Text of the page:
An 18-year-old male presented to clinic for regular monitoring of ocular manifestations of methionine synthase deficiency type homocystinuria, specifically cobalamin deficiency of the Cb1G subtype. He complained of some photophobia and intermittent inward turning of his eyes. Additionally, he was noted to have nystagmus and subnormal vision.
The patient was first evaluated by ophthalmology at four months of age at which time he was noted to have large amplitude horizontal pendular nystagmus and poor fixation. His dilated fundus exam (DFE) showed indistinct foveal reflexes and retinal pigment epithelium (RPE) granularity. Several months later, the patient was re-examined and noted to have high astigmatism in both eyes (OU) for which he was given glasses. At about one year of age an electroretinogram (ERG) was performed, which showed generalized reduction. Over time, he developed an esotropia of 40-50 prism diopters and mild amblyopia in the left eye (OS). He ultimately underwent bilateral medial rectus recessions of 5.5 mm at six years of age.
At age 11 years, his best corrected vision was noted to be 20/50 in the right eye (OD) and 20/60 OS. He had progressive myopia and astigmatism, especially OS. However, no ectopia lentis was detected. Fundus examination demonstrated yellowish flecks in the maculae OU, which were suspicious for Stargardt disease. A workup for hereditary retinal degeneration was performed and was remarkable for just one mutation in ABCA, which was not diagnostic for autosomal recessive Stargardt disease.An ERG was repeated at age 16 due to subnormal vision which showed abnormal cone function. Optical coherence tomography (OCT) at the time showed loss of foveal depression and parafoveal outer retinal atrophy.
Additionally, the patient has multiple systemic manifestations of homocystinuria, including developmental delay, megaloblastic anemia, seizures, and chronic kidney disease. Despite early intervention in a metabolic program, including dietary restriction and prescription of betaine, his homocysteine levels were never well-controlled.
Color Vision (Ishihara):
Homocysteine: 165.4 µmol/L (normal <= 10.0 µmol/L)
At this point in the patient's clinical course, there was concern for retinal changes due to homocystinuria, in the setting of significantly elevated blood homocysteine levels with increasing numbers of whitish intraretinal spots, both within the maculae and in the periphery. He was taking the recommended treatment of hydroxycobalalmin injections and betaine supplements, but his homocysteine level was still difficult to control. He had tried the recommended diet for his condition but had difficulty adhering to it. He was encouraged to work with a nutritionist and his other physicians in order to better control his homocysteine levels. He will return to the ophthalmology clinic for close follow up with repeat examination and imaging.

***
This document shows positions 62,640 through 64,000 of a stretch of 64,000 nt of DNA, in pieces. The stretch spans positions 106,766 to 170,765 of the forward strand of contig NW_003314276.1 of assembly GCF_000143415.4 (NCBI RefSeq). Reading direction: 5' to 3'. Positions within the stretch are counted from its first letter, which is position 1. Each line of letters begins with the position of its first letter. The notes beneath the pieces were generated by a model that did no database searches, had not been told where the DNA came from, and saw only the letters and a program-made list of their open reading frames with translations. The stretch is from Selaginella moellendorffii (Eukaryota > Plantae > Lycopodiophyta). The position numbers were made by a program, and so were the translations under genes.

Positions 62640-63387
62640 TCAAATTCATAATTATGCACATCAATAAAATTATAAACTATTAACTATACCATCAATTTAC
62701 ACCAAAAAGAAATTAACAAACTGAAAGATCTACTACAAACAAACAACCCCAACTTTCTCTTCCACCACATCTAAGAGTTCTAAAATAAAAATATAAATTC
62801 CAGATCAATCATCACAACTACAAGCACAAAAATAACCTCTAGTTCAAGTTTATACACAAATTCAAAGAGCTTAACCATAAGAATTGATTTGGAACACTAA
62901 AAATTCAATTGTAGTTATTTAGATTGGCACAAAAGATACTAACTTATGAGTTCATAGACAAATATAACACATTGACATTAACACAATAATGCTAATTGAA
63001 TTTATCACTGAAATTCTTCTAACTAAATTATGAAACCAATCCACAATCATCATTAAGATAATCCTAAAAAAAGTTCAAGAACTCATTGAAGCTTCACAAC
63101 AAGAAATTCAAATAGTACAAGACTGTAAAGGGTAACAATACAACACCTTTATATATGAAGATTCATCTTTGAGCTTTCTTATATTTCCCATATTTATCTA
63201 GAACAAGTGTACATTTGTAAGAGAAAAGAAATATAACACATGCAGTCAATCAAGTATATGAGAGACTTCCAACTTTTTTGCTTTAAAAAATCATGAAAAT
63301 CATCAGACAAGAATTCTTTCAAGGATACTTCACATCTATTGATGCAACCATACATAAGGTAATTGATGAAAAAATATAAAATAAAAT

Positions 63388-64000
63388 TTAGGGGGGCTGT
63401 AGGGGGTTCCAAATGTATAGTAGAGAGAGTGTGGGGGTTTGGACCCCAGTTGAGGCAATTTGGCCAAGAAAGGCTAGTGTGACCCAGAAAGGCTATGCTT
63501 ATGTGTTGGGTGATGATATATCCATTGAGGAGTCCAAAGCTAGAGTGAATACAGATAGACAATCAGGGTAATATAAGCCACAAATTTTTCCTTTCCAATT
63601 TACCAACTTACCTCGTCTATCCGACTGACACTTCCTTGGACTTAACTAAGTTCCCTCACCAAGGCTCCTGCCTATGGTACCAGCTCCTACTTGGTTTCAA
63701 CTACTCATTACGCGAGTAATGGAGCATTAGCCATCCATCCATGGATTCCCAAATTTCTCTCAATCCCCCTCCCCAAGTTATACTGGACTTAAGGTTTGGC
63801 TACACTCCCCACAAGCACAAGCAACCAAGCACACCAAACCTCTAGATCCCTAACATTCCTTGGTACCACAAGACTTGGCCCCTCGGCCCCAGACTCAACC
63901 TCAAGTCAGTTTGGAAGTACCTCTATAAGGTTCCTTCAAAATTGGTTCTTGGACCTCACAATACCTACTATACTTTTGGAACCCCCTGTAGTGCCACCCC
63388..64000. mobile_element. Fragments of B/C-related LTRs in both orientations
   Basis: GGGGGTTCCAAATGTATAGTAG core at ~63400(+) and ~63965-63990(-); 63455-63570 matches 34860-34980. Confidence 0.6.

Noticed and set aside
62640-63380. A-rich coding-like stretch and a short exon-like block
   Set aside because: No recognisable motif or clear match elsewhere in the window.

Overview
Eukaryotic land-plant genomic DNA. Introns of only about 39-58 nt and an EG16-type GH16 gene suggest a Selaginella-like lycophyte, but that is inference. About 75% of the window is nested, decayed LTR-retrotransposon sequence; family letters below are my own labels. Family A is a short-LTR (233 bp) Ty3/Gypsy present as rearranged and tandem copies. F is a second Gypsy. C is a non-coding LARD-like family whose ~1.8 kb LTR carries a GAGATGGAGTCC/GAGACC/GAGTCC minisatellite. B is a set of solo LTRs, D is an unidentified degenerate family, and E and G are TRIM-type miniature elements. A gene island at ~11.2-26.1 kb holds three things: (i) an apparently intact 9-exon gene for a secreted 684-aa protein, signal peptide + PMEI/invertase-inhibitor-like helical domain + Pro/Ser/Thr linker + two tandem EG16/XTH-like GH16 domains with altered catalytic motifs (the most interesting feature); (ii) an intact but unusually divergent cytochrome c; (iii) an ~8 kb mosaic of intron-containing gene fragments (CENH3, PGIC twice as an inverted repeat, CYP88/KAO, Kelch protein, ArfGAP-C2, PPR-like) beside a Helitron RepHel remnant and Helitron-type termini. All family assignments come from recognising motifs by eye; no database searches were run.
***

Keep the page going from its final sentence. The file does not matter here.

Homocystinuria, or accumulation of homocysteine in the blood and urine, is due to an inborn error in methionine metabolism that is commonly inherited in an autosomal recessive fashion. The prevalence of all types of homocystinuria is estimated to be 1: 344,000 . There are different types of homocystinuria with the most common type caused by a deficiency in the enzyme cystathionine beta-synthase, which occurs in about 1:50,000 births [2 ,3]. This type of homocystinuria is usually detected on newborn screening tests.
To better describe the pathophysiology of homocystinuria, it is separated into three major categories based on the site of the metabolic defect. Type 1 is due to a deficiency in cystathionine beta-synthase, which converts homocysteine to cystathionine. Type 2 is due to defective methylcobalamin synthesis, which helps to convert homocysteine to methionine. Type 3 is due to an abnormality in methylene tetrahydrofolate reductase, which also helps to convert homocysteine to methionine . These types have also been organized into broader categories: homocystinuria due to a defect in the transsulfuration pathway of homocysteine (type 1) and homocystinuria due to a defect the methylation pathway of homocysteine (types 2 and 3) . Figures 5 and 6 show these different pathways and the sites of the enzymatic defects [4 ,5].
In this discussion, we will focus on homocystinuria due to methionine synthase deficiency, which is a defect in the methylation pathway of homocysteine. This specific deficiency is characterized by homocystinuria, hyperhomocysteinemia, and hypomethioninemia, without methylmalonic aciduria . Methionine synthase catalyzes the methylation of homocysteine to methionine and can be caused by deficiency in methylene tetrahydrofolate reductase or by deficiency of methylcobalamin cofactors . The patient in this case possesses the cb1G defect, or cobalamin G deficiency, leading to a deficiency in methylcobalamin cofactors . Figure 6 demonstrates the location of the Cb1G defect [4 ,5].